One of the least-reported political stories in Georgia is the punch packed by what is known as the Asian Pacific voters.
Close-knit, entrepreneurial, and centered largely in Atlanta, the "AP's" consist of voters from communities in the Pacific — Vietnamese Americans, Filipino Americans, Chinese Americans, Indian Americans, and Korean Americans.
And they could well spell the difference in the Dec. 6 special Senate election in the Peach State between incumbent Sen. Raphael Warnock, D-Ga., and Republican challenger Herschel Walker.
Roughly 3% of the electorate in Georgia — or 238,000 eligible voters — are AP voters.
"And a good, strong effort by the Republicans to win over this community could be the key factor in a win by Herschel," California's Republican National Committeeman Shawn Steel told Newsmax.
Steel has long been a spirited advocate of wooing the Asian American community into the Republican camp. Following the election of his wife Michelle Park Steel as the first-ever Korean American woman in Congress in 2020, both Steels, as well as Republican Rep.-elect Young Kim (who won the neighboring district to Michelle's and is also of Korean heritage) jetted to Georgia to help win over Republicans in the runoff elections for both of its Senate seats.
"But the problem was that neither [Republican Sens.] David Perdue or Kelly Loeffler had any relationships with the growing AP community in their state," Steel told us. "And that was unfortunate."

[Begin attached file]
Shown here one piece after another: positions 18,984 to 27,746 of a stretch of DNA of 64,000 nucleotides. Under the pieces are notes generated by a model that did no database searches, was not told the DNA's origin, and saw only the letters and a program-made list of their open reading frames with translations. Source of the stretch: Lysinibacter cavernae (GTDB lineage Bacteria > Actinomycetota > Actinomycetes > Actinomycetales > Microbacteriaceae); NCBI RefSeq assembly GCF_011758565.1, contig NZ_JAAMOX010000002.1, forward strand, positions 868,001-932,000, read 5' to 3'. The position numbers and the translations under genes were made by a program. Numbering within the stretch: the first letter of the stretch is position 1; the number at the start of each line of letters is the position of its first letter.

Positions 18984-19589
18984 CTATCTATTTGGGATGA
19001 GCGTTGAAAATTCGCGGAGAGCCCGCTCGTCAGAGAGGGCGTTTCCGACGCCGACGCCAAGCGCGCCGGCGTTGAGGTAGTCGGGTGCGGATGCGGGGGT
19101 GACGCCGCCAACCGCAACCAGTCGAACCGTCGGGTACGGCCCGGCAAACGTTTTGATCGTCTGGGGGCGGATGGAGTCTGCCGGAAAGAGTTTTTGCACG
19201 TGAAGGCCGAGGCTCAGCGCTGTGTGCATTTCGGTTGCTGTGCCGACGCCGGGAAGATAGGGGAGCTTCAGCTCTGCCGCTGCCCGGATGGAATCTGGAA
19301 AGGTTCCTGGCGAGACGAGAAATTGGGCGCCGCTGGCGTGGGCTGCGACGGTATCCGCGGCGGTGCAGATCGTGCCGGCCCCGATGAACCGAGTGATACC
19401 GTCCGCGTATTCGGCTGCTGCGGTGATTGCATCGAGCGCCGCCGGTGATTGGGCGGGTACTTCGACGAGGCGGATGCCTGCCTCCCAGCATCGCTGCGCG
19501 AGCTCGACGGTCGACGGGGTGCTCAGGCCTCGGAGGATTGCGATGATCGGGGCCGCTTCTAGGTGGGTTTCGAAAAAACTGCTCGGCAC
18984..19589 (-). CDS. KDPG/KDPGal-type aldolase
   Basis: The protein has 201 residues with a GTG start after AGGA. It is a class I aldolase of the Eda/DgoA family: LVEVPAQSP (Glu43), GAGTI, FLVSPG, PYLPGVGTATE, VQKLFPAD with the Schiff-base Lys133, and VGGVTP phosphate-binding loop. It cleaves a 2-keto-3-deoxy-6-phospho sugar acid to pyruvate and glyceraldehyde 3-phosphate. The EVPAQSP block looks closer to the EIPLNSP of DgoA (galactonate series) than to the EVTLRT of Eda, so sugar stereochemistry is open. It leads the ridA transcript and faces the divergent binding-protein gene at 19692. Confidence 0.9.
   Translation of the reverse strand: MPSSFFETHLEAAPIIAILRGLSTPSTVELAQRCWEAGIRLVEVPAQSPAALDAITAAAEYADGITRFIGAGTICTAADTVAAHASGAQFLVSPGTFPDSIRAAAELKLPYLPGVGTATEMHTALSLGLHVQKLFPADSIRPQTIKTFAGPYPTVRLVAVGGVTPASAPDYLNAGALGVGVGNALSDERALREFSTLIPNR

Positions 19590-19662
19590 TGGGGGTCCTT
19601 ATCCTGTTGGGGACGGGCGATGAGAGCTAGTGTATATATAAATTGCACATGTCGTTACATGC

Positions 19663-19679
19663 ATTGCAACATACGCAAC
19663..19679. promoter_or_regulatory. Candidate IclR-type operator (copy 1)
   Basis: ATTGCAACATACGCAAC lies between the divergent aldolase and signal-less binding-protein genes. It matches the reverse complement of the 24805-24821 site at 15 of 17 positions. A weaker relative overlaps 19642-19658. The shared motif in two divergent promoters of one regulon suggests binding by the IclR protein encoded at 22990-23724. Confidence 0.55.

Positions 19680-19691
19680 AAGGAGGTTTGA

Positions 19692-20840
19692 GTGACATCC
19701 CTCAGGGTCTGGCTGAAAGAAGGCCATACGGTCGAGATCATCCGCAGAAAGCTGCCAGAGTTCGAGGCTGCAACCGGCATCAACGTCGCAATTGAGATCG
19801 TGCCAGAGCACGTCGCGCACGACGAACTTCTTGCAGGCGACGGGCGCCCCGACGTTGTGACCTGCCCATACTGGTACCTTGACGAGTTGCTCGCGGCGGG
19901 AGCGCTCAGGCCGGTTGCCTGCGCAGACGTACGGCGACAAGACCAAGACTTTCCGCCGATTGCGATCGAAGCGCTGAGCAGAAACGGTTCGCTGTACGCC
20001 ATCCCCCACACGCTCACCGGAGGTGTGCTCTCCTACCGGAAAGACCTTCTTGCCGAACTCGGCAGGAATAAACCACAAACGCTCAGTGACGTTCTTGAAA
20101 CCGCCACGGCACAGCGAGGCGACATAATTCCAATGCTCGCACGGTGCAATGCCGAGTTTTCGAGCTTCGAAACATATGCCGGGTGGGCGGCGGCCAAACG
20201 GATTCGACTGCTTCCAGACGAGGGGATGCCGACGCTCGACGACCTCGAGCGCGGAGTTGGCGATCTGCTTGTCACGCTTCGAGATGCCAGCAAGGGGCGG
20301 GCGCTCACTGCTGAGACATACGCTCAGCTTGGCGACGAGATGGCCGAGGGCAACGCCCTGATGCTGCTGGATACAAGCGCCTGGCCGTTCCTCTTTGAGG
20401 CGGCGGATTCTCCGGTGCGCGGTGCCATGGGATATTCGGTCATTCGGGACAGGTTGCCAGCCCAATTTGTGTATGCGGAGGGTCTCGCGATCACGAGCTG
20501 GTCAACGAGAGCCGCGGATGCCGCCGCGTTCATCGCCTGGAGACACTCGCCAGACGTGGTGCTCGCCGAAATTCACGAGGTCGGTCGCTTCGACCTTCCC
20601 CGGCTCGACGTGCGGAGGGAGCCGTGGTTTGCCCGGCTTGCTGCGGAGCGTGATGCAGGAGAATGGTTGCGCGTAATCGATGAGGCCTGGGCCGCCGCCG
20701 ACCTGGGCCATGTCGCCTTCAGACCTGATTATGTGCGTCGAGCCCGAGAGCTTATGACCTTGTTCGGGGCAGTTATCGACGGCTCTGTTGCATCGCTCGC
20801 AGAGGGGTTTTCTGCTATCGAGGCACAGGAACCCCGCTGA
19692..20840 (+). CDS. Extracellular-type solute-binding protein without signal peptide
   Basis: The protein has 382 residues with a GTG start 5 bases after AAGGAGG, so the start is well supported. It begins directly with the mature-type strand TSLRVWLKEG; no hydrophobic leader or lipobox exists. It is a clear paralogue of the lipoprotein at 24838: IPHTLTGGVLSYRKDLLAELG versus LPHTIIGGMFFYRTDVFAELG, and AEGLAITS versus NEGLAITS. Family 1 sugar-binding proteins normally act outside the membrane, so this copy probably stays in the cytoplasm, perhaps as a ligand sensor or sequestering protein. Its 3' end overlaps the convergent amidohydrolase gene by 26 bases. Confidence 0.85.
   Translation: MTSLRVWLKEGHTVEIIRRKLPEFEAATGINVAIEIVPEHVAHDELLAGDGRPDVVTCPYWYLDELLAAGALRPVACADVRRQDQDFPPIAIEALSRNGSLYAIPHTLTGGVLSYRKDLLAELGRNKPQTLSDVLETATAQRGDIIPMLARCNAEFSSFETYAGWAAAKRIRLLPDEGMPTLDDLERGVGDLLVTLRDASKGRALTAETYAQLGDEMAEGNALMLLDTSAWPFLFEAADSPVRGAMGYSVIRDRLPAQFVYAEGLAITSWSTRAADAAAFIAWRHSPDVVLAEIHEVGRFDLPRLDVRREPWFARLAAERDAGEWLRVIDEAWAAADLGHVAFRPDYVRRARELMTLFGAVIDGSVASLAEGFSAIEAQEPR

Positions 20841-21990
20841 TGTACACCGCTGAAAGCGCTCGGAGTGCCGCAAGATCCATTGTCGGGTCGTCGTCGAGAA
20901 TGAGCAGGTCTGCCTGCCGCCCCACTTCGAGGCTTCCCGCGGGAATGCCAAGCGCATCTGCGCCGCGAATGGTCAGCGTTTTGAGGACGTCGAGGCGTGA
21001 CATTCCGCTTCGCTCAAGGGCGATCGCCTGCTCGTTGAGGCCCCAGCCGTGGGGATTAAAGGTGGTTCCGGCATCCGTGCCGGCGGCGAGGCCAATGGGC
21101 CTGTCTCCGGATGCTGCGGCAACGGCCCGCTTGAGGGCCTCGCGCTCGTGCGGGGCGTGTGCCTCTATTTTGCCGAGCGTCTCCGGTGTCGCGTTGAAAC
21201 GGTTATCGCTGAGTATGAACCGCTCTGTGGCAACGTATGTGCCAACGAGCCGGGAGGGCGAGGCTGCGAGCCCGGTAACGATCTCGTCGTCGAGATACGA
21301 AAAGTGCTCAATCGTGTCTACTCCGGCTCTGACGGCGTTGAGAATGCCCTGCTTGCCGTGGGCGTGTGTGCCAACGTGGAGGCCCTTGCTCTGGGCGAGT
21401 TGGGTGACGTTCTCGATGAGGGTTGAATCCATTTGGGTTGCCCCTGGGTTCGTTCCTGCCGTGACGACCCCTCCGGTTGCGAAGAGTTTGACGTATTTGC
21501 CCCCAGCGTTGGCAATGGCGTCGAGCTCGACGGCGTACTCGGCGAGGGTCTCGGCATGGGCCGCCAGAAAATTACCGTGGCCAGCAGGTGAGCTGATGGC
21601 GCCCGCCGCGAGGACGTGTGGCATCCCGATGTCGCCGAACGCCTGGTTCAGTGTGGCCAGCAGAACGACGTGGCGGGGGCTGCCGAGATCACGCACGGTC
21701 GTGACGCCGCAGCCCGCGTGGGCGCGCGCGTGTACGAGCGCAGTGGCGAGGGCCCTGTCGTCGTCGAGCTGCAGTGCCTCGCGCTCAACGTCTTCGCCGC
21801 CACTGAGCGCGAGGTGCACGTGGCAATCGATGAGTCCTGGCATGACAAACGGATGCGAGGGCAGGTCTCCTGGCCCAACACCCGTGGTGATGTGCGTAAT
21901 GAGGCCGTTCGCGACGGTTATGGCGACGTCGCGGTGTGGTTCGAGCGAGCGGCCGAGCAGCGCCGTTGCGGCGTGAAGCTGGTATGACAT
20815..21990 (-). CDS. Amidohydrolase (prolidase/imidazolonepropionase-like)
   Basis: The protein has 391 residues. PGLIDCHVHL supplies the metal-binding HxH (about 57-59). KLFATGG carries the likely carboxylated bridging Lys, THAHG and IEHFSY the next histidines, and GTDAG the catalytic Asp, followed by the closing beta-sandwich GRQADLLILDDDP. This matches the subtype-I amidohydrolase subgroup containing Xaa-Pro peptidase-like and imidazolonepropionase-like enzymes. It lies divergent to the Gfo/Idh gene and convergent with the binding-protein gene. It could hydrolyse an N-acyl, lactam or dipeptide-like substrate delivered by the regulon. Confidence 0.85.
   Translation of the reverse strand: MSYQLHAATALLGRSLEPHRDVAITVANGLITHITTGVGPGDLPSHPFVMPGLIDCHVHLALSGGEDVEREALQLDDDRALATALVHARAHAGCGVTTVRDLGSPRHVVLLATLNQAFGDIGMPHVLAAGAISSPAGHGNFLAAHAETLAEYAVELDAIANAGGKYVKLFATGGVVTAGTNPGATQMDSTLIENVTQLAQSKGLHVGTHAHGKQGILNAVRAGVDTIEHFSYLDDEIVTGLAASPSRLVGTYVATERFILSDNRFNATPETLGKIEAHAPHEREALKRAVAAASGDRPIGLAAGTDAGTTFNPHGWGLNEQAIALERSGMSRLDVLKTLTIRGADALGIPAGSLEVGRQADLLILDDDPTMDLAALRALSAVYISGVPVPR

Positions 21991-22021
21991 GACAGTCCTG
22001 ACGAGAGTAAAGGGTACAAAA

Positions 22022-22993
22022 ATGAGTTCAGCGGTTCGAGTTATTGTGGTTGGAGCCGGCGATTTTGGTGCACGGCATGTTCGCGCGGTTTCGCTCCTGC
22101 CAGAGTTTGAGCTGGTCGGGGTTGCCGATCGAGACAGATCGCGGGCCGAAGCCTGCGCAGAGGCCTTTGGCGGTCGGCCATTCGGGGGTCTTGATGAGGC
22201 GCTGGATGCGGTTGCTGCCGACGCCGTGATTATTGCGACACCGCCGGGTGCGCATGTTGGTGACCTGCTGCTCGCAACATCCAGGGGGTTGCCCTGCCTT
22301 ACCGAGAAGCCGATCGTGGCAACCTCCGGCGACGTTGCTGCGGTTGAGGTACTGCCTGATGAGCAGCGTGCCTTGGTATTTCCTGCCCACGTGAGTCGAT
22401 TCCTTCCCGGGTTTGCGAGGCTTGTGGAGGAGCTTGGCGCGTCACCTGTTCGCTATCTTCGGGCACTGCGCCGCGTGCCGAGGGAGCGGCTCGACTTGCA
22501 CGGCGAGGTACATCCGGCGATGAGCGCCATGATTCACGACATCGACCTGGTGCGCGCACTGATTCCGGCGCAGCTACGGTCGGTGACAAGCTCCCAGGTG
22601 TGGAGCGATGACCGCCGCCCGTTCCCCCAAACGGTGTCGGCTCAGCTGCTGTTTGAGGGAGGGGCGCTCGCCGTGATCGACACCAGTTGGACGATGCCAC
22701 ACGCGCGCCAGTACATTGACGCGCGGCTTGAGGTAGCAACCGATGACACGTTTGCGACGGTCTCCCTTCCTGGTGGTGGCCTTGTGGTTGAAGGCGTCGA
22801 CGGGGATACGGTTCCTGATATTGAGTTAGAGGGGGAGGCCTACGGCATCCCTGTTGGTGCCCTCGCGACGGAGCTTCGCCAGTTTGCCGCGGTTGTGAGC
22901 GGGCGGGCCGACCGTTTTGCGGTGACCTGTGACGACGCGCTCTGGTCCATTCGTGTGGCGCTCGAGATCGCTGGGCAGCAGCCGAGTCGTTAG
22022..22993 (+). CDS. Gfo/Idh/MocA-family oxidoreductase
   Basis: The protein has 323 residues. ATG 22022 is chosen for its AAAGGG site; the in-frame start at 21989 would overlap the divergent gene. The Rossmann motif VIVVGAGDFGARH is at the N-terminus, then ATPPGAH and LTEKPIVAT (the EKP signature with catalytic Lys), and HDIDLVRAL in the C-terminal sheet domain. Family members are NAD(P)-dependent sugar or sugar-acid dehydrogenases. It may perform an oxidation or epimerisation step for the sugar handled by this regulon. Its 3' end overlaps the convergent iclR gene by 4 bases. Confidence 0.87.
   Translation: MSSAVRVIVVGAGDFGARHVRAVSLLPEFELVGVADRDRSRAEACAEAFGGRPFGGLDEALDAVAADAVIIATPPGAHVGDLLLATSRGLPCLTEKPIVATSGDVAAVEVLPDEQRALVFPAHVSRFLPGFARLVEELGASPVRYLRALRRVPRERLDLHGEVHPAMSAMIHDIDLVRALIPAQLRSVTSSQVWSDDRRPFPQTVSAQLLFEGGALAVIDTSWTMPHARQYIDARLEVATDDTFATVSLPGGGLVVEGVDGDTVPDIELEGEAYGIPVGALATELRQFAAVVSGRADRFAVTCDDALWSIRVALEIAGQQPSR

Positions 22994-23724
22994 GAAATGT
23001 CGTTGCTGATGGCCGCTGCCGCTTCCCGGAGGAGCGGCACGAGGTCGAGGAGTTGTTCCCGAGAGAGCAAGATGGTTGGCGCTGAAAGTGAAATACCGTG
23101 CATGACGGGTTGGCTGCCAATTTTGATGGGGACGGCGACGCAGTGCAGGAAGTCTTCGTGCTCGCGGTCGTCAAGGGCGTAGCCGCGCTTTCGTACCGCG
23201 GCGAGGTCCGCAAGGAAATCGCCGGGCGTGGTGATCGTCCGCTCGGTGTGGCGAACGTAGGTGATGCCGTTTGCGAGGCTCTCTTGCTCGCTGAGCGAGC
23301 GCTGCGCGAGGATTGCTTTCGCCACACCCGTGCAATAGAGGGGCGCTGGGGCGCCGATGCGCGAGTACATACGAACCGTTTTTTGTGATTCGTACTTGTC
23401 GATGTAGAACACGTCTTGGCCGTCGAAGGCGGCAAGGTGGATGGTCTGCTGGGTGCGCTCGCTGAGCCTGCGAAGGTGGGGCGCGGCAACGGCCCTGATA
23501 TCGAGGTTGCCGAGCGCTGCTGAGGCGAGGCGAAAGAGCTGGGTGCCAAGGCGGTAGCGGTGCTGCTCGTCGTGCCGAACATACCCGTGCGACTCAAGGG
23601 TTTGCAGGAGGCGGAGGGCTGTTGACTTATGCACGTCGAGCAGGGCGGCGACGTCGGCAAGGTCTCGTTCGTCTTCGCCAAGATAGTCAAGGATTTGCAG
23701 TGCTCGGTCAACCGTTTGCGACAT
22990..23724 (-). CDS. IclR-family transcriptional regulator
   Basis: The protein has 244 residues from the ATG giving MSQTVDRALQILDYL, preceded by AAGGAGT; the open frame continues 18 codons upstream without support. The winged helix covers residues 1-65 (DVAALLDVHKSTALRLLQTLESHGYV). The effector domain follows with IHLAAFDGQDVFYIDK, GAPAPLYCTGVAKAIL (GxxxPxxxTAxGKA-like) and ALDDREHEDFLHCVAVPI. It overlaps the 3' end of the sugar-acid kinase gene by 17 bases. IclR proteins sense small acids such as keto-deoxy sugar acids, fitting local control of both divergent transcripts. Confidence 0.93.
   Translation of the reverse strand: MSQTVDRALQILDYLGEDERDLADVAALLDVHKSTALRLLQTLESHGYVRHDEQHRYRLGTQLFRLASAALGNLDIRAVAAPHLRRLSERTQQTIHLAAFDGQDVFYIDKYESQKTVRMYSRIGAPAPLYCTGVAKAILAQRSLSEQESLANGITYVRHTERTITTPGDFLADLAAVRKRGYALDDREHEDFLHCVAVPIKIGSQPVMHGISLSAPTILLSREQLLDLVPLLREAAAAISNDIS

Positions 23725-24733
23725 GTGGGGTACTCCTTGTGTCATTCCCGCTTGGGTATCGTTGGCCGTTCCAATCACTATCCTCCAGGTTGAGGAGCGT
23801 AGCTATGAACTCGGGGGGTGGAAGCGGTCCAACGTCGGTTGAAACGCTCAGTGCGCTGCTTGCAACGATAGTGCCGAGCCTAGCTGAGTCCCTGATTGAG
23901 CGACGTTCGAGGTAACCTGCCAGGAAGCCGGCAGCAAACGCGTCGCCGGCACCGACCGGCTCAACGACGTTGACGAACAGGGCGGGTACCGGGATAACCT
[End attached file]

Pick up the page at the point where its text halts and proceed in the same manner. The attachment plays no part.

In November of '20, the AP community was instrumental in helping Joe Biden pull off his narrow (and controversial) capture of Georgia's electoral votes. Two months later, Democrats eked out victories in the runoffs for both Senate seats: Warnock won the special election runoff over appointed Sen. Kelly Loeffler, R-Ga., by 93,550 votes out of more than 4.5 million cast (51% to 49%), and Sen. Jon Ossoff, D-Ga., won the runoff for a full term over Sen. David Perdue, R-Ga., by 44,944 votes out of 4.5 million cast (50.61% to 49.39%).
In both races, a spirited Republican effort among the 238,000 voters in the AP community might easily have made the difference for Republicans — and maintained their majority in the Senate.
"I feel like the Republicans are reluctant to reach out and woo the Asian voters and that's why were overwhelmed by the Democrats [in Georgia in 2020]," Atlanta real estate investor Sunny Park, who emigrated to the U.S. from South Korea 50 years ago, told Newsmax. "The Democrats brought in so many people from California, and bombarded us with paid volunteers — yes, I know that sounds contradictory — who talk just like us and know the right people to connect with in the community."
Park underscored he has "tried to push the Republican National Committee and our state and local Republican leaders to do something about this in 2022."
A win by Herschel Walker in a sure-to-be tight contest might well determine whether the efforts of Park and the Steels have been fruitful.
John Gizzi is chief political columnist and White House correspondent for Newsmax. For more of his reports, Go Here Now.
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